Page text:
Particularly looking at the gospel chosen to reflect about the Good Shepherd, I am especially moved by the last line: “I came so that the sheep might have life and have it more abundantly.” The purpose of Jesus, the Good Shepherd, is to lead us to live abundantly, to live fully. We have preached often that one way to live more fully is to live our faith more fully—and we have called this faith a “Faith That Matters.

For a variety of reasons, many people do not live, but survive. Many do not live fully. Sometimes, because of poverty, injustice or violence, people are denied their basic humanity and therefore they cannot live fully. Others do not live fully because they lead lives filled with fears, anxieties, worries… Others do not live fully because they make a more or less conscious choice for comfort, a comfort that requires deep-seated indifference.

Going back to our Easter theme, a Community of the Resurrection will be one made up of individuals who have chosen to live fully. It still sounds like a contradiction, but Jesus, the Good Shepherd, will continue teaching us that the key to happiness is to care about others. One way to witness and announce the Resurrection is to do all we can so that others also can live fully.

The gospel this Sunday also states, “the shepherd calls his own sheep by name and leads them out.” The Good Shepherd “calls us out,” in contrast with the first post-resurrection community, who were found “locked for fear of the Jews.” A Community of the Resurrection is one made up of individuals (disciples) who go out to live out their faith. Going out and fighting all these social evils that keep others from living fully.

Finally, this Sunday’s gospel also contains a promise. Jesus promises that, if we go out he will lead us. The text says that he will “walk ahead” of us and we will “find pasture.” Jesus promises once again that he will be with us always, until the end of times, so that we will able to have life and have it more abundantly—going where he leads us.

Third Sunday in Easter: On the Road to Emmaus

This Sunday’s gospel presents to us the famous story of the disciples on the road to Emmaus (Luke 24: 13-35.) Despite having heard it so many times, or perhaps because we have heard it so many times, this reflection begins with an explanation of what is really happening on the road to Emmaus.

These two disciples are abandoning the first community of disciples of Christ. They initially experienced disappointment at the death of Christ—we all see that. However, this is not all. The text clearly indicates that it is when they hear the first news of the resurrection that they actually leave Jerusalem and the community there. Despite Jesus continually telling his disciples that he had to die, and that he would die like a criminal, and that only then he would be risen from the dead, the disciples—especially these two—have failed to understand. To the disappointment of Jesus’ death, they have added the fear of Jesus’ resurrection.

These two disciples are on the road to Emmaus, which is a road to nowhere—Emmaus does not exist on the map (there is disagreement among scholars about this.) They are disappointed and fearful, they have misunderstood Jesus, his message and “everything that has happened,” and this is why they do not recognize him when he joins them on the road. The Jesus they do not recognize asks them what has happened, and their answer gives us clues about how badly they had misunderstood him. They tell him that he was just a prophet (they do not say the Messiah of God–recall the time Jesus asked them, “But Who do they say I am?” People thought he was a prophet, whereas disciples began to know he was the Messiah; see Luke 9:18-20); they say that he has been handed over by “our chief priests and rulers”—when Jesus had broken with that oppressive religious/social system; and they tell him that his mission was about redeeming the people of Israel, failing to see the universal scope of Jesus’ mission. No wonder why they failed to recognize Jesus, because they did not know who he was.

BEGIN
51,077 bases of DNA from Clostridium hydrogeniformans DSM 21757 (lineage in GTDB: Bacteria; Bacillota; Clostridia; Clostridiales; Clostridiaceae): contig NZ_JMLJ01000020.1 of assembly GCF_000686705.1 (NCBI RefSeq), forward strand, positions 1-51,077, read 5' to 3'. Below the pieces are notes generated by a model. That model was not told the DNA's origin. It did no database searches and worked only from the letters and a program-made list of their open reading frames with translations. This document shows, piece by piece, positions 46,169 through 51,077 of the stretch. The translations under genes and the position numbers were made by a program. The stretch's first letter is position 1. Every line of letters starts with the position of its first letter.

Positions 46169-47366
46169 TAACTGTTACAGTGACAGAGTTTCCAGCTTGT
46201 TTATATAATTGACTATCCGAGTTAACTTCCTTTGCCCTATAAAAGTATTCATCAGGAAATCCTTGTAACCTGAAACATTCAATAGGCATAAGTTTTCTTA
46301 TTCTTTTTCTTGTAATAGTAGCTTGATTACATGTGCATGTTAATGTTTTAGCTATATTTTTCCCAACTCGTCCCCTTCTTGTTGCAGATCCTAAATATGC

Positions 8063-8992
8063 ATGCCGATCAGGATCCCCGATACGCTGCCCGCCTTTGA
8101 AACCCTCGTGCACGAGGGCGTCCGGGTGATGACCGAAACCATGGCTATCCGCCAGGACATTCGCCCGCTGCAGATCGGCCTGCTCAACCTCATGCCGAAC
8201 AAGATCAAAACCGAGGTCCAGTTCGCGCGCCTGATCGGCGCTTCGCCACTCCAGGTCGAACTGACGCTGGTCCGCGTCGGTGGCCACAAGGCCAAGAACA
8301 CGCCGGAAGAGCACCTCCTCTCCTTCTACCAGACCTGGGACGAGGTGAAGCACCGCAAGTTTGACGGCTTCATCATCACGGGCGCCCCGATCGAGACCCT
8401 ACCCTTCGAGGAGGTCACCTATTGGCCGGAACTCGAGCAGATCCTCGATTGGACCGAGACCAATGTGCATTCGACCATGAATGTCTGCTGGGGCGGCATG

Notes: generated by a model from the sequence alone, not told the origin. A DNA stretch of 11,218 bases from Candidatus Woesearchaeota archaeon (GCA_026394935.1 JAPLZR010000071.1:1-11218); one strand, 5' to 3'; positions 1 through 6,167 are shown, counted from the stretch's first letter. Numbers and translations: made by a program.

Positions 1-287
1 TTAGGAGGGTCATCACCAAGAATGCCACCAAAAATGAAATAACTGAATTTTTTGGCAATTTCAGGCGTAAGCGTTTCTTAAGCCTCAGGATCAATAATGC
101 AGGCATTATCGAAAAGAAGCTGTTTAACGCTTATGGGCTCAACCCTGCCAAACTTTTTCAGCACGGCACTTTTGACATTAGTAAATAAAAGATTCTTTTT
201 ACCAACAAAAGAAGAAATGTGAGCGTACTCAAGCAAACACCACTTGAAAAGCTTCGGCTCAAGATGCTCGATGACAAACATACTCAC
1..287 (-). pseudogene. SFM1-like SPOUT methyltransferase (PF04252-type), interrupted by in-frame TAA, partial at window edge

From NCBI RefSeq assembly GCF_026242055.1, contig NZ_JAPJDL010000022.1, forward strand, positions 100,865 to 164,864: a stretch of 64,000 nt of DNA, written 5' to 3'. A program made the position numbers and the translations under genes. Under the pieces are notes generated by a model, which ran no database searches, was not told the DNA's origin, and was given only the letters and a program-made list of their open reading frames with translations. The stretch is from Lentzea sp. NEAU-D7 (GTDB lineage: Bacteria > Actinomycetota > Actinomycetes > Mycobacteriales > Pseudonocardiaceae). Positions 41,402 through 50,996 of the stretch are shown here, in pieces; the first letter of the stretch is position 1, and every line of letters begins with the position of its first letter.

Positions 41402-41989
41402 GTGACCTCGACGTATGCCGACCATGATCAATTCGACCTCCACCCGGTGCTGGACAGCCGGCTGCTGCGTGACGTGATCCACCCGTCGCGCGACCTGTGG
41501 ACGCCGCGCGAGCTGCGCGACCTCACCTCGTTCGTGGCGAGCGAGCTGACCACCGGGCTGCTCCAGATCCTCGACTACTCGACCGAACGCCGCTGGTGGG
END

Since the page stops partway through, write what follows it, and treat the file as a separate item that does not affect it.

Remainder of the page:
Without community there is no resurrection. Despite their lack of understanding, their disappointment and their fear, they still invite Jesus to stay with them—they have felt something about this stranger. It is in the breaking of the bread, an act of a community (in the evening, like the Last Supper) that they get to finally understand Jesus. Only then do they realize what Jesus had taught them—on the road, but also during his life—and when they return, they are literally “turned around.” Jesus has restored them as disciples charged with the mission to announce the Resurrection.

How does this story apply to us? It applies to us in many ways… Like the disciples towards Emmaus, we may fail to recognize Jesus, who encounters us on our road—but whom we may be unable to recognize. Because he will not look as we expect him to look; he will not do what we expect him to do; he will not tell us what we expect him to say.

The story also tells us what we have been beginning to reflect on this Easter: the Resurrection happens in the context of a community of faith—thus, we are calling our Easter theme, “Becoming a Community of a Resurrection.” When our faith is just fulfilling the obligation to come to Mass, we are not being a community. When I do not care about those around me, in the church building or outside, I am not a member of a community. To be a community of the Resurrection, we will have to start by being a community—a group of disciples that loves, serves, and gives.